Is beauty something objective like morality or truth? Most people have been taught to think it isn't. We've heard phrases like "beauty is in the eye of the beholder," and assumed that it means there is no objective standard, no "Straight line" against which to judge something as beautiful. We've assumed that the statement "that is beautiful" is the same as "I derive pleasure from experiencing that."
Nothing could be further from the truth. There is an objective nature to beauty and it is common to all humanity. Can you even picture anyone across time who would gaze at a prismatic sunset and be revolted? Is anyone of the people who come from around the world to take in the vistas of the Grand Canyon repulsed at the sight? All cultures have approached pattern, color, and art to beautify their lives in common ways.
Disinterested InterestThe primary difference between personal pleasure and beauty is that the beauty of a thing lies in the existence of beauty in itself, instead of just what we can get out of that thing. Roger Scruton makes this distinction well. He points to Immanuel Kant's use of the idea of an "interested approach" versus a "disinterested approach." An "interested approach" is when we are interested in a thing when we use that thing to satisfy our own desires. For example, we are interested in a roller coaster because of the thrill it conveys when we ride in it.
But a disinterested interest is something different. That's when we are interested in the thing for nothing more than the thing itself. Scruton explains:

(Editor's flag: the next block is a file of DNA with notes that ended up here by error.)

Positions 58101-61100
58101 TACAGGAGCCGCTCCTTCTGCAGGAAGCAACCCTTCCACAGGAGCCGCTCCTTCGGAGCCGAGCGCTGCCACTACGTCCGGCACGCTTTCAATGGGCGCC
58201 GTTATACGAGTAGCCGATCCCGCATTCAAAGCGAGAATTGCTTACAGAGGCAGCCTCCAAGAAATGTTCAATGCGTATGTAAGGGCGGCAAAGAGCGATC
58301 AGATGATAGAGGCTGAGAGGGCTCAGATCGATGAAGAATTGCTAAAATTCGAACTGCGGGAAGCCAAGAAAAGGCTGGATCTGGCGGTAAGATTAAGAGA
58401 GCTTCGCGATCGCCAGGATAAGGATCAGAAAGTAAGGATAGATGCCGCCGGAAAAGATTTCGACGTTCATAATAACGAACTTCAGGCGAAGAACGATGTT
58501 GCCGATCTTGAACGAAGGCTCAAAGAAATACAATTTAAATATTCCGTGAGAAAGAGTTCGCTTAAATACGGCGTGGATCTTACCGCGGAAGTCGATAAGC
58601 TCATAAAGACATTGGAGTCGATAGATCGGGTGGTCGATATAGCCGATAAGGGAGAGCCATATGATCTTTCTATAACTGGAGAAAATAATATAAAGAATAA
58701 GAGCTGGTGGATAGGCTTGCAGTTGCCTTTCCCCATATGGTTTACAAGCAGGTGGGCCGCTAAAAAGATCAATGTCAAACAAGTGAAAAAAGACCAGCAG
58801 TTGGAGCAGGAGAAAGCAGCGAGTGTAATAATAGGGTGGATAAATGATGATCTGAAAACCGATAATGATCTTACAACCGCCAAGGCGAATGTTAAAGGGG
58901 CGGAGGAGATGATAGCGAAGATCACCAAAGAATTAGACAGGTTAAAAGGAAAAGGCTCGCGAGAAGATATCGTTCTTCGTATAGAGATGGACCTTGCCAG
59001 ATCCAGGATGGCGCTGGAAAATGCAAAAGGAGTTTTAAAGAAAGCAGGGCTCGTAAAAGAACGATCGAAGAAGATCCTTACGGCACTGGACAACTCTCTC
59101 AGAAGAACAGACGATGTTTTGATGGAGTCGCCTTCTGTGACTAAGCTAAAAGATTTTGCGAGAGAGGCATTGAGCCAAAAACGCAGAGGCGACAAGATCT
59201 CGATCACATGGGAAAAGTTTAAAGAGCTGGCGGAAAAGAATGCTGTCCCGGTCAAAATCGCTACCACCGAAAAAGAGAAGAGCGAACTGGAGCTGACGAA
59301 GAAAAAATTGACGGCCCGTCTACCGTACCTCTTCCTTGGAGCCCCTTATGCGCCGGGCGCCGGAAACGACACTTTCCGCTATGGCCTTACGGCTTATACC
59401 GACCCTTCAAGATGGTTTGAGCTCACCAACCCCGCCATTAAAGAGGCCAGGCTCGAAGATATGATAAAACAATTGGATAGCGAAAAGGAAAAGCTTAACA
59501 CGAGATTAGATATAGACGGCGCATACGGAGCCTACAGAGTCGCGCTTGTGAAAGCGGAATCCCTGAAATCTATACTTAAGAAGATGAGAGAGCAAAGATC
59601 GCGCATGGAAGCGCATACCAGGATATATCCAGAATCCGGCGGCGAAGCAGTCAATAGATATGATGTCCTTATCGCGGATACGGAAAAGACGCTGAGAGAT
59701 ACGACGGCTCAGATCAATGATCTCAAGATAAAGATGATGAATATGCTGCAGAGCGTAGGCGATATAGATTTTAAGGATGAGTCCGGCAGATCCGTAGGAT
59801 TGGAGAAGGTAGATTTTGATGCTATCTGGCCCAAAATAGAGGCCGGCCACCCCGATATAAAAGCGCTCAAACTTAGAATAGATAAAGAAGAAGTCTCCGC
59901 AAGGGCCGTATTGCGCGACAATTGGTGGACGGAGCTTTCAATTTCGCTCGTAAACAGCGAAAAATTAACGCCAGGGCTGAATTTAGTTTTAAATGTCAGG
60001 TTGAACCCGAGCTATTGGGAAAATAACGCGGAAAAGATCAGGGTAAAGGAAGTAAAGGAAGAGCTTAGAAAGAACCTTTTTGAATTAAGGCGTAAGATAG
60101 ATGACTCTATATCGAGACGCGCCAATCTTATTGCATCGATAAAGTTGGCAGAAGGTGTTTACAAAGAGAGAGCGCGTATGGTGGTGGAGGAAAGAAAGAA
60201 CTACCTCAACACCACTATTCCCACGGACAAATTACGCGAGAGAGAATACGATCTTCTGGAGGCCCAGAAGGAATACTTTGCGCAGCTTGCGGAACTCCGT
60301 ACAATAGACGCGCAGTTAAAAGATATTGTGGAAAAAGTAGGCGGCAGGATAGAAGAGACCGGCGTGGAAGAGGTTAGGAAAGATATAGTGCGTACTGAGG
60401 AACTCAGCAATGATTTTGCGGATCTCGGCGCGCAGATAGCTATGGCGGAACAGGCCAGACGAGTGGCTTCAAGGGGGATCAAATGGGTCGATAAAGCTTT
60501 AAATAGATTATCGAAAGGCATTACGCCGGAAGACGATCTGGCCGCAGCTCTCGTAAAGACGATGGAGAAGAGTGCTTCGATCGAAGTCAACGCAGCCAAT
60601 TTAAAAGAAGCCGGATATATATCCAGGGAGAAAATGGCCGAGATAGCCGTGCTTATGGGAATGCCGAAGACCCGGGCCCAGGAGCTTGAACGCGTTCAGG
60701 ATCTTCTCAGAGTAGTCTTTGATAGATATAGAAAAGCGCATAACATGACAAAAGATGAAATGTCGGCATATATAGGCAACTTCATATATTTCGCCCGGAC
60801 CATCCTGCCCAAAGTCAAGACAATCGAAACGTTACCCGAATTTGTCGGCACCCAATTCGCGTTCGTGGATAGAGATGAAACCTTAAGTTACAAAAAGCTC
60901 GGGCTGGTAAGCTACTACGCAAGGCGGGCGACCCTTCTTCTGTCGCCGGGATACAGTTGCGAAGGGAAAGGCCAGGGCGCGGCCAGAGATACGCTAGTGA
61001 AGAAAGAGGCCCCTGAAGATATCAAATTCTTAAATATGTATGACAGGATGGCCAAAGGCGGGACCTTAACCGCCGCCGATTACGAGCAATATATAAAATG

Animals have only 'interested' attitudes: in everything they are driven by their desires, needs and appetites, and treat objects and other animals as instruments to fulfill those things. We, however, make a distinction in our thinking and behavior, between those things that means to us, and those things that are ends in themselves. Towards some things we take an interest that is not governed by interest but which is, so to speak, entirely devoted to the object. (Emphasis in original).1No one looks to a sunset as a means to another end. To experience a glorious sunset is to experience the beautiful. Even though the experience itself gives one pleasure, it isn't the fact that looking at the sunset is pleasurable that makes it beautiful. Imagine a man who has just been fired from his job. His wife calls him outside to look at the beautiful sunset and he obliges, even though he doesn't feel like doing so. Staring at the sky, he doesn't experience the joy that she does. He's too depressed. However, no one in such a position could honestly define the sunset as ugly. One may not be able to experience the transcendence of beauty because of one's emotional state, but even in this situation, one recognizes that it is a beautiful site.